A Founder’s Thoughts with D.J. Lewis: American Influence in Anime!

It’s no secret that anime has become one of the most popular mediums in the world. From music to conventions and cosplay culture, anime has touched the lives of hundreds of thousands of individuals from all walks of life; and all nationalities regardless of their country. Everybody knows somebody who’s into anime, but how did something that was once laughed at by the adversaries of the people who embraced it, now a part of mainstream culture?

We dunno, but we’re sure you’re gonna tell us.

To figure this one out we’ll have to travel back 60 years into the past; when titles like Astro Boy and Speed Racer were one of the few titles to make their way into America. Back during this time those shows in particular gained popularity with American audiences; for many millennial anime fans (like myself), our parents may have been fans of those shows growing up. (Plus my mama loves Speed Racer!)

From the 1960’s to the 1980’s a lot of the anime titles that were imported from Japan ended up being heavily altered and localized (even to the point of changing the name of the titles themselves). So if you’re familiar with the show Robotech, it’s real name and title was actually Macross. We all know about Transformers and all of the series and spin-offs that came from its original, but the basis of the ‘Robots in Disguise’ came from two series called Diaclone and Microman. Here’s a lil’ fun fact; the first (and I mean FIRST) anime meetup group was called the Cartoon Fantasy Organization (C.F.O.) which was created in 1977 in Los Angeles, California. Yep, L.A. In fact the very first English-dubbed anime distribution company was Streamline Pictures; way before we had BangZoom, Viz Media, Aniplex, Funimation, and Sentai Filmworks.

Once the 90’s kicked in, the overall popularity of anime was at an all-time high. Being a 90’s kid myself you guys already know all of the heavy hitter titles; Sailor Moon, Dragonball Z, Inuyasha, Gundam Wing, Evangalion, and Cowboy Bebop! The level of popularity began to give birth to a subculture of people who identify themselves as “Anime Fans”, and is still growing to this very day. America’s influence on anime has even translated into more recent cartoon titles from Cartoon Network; like Steven Universe or The Amazing World of Gumball.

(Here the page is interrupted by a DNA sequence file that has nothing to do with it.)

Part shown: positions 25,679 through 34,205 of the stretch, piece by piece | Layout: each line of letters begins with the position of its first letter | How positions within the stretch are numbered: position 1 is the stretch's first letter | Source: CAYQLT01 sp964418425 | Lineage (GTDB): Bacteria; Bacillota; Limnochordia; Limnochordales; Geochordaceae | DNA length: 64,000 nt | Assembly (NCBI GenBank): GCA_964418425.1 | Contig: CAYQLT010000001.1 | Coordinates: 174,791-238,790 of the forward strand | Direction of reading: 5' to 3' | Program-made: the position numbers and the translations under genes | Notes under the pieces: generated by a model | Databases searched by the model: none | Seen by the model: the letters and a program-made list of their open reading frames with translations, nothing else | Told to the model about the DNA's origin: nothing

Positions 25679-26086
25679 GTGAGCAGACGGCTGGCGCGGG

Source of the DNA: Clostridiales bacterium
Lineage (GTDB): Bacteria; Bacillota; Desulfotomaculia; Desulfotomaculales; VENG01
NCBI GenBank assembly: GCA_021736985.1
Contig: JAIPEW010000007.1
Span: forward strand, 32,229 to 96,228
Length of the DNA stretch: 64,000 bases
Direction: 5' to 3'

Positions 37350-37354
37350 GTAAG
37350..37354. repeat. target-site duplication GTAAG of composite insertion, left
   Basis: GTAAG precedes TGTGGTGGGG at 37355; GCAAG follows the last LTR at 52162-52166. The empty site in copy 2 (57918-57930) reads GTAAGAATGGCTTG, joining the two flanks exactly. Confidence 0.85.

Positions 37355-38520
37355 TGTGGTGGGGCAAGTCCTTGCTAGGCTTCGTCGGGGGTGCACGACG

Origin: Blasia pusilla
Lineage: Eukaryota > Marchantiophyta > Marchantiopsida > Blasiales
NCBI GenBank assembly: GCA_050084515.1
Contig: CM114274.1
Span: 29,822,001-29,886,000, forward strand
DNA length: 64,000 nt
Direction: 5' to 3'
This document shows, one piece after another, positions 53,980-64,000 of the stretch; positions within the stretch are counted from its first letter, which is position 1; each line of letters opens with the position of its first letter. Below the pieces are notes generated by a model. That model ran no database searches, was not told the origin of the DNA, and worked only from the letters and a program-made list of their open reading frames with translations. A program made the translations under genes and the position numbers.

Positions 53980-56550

Right now it looks like due to anime’s overwhelming popularity throughout 60% of broadcast anime throughout the world, American animation companies are adjusting their productions and animations styles as a ‘reverse-influence’ competitive strategy. If you’ve seen shows like Avatar: The Last Airbender, The Boondocks, and the 2003 Teen Titans, you’ll notice what I’m talking about right away!

All-in-all; America’s influence on anime has opened the minds and the imaginations of the individuals who invest in the medium. It’s given us anime conventions, cosplay culture, anime hip-hop and nerdcore, and new ways to tell stories. Thanks to America’s influence anime has also become more diverse in its story telling; with some anime titles being produced, directed, and even dubbed by people of color. (D’ART Shtajio comes to mind.) The influence of anime can be seen in many other countries such as Brazil and The UK, so American anime fans are not the only ones connected to the medium.

For me personally; I think this is awesome! Having something that you can connect with as you go through life can really boost your overall morale and quality of life. Toonami’s done that with so many people, and there have been stories where anime has saved the lives of the ones who watched it. Although we’re not sure what the future will hold for this once-niche medium (that still is in some parts of the world), we already know that as long as there are anime fans and the demand is high, there will always be anime! 🙂


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